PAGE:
The BFG - This Movie Rocks In a Big Way
Dir: Steven Spielberg
Starring Mark Rylance, Ruby Barnhill, Bill Hader, Penelope Wilton, Jermaine Clement, Rebecca Hall, Rafe Spall
The BFG is Spielberg’s most digital movie to date. But despite his embracing of such constantly developing forms, it shows the man has lost none of his prowess as a storyteller, both visually and emotionally. As delightful as it is however, it also shows that the man who shaped so many of our childhoods as the preeminent filmmaker of his day should probably now be putting such toys away.
This is meant by no means as a negative comment – The BFG is an immaculately entertaining piece of filmmaking, as emotionally involving as the director ever gets – something he especially elicits in Rylance’s central performance. With the WETA people once again very quietly redefining what can be achieved in virtual filmmaking, it works on every level – even if the London that is at first evoked reeking of the 1950s, actually turns out to be that of the 1980s – Ronnie and Nancy references placing it.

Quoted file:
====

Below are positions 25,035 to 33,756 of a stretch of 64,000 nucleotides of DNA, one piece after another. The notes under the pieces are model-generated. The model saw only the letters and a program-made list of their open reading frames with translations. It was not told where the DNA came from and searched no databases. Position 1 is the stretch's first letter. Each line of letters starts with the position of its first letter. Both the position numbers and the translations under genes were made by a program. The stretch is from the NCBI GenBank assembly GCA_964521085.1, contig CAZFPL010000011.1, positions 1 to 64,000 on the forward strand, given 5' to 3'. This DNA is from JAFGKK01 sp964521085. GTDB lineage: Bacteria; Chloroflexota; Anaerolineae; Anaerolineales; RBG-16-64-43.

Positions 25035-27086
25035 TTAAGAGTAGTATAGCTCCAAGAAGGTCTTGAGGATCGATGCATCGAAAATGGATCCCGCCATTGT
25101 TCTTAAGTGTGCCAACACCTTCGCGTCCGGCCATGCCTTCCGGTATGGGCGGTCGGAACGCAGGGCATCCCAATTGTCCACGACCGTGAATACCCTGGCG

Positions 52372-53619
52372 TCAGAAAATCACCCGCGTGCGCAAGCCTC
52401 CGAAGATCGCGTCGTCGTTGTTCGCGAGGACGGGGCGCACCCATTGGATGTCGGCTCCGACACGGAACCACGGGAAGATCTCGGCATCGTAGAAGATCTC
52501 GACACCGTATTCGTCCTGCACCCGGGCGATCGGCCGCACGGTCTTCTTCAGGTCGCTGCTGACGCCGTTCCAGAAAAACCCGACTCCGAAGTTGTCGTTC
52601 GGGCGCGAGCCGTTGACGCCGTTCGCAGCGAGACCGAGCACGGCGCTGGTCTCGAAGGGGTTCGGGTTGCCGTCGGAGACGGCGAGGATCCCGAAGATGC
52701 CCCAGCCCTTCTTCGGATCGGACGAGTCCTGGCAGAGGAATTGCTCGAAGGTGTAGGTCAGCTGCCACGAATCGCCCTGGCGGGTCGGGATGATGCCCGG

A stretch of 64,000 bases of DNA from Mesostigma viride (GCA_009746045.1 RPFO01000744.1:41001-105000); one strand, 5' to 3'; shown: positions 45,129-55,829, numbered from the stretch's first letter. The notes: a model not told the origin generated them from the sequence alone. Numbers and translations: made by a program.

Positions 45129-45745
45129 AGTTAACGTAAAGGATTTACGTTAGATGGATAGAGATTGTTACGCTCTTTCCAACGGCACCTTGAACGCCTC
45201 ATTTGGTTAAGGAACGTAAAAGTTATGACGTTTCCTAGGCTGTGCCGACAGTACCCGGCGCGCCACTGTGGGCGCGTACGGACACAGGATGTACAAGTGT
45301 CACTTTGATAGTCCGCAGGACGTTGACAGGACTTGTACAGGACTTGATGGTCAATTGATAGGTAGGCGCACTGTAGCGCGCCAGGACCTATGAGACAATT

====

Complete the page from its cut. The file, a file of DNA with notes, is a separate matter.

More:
Newcomer Barnhill also evokes the wide-eyed, simplistic performance of screen child actors of old (a good thing) as Sophie, the orphan who finds herself abducted by a big friendly giant with a penchant for spreading dreams. They move to a brilliantly realised Giant Country and the BFG’s own domain where the film plays almost as a two-hander, and where Spielberg is at his best.
Strangely, when the two decamp to Buckingham Palace – replete with a fab Wilton as the Queen and some to be reckoned with corgis – the film ups the fun level, but loses the Spielberg touch. Here it is very clearly a Dahl film – as well it should be. But it’s strange to find so personal a director (and everything the man does, even the Minority Reports, even the Bridges of Spies is distinctly personal) taking a step back.
These are minor quibbles though. The BFG is overall an utter delight. Even if it does hint that the man who blew so many dreams into our own childhood minds is now probably more at home in an adult world.
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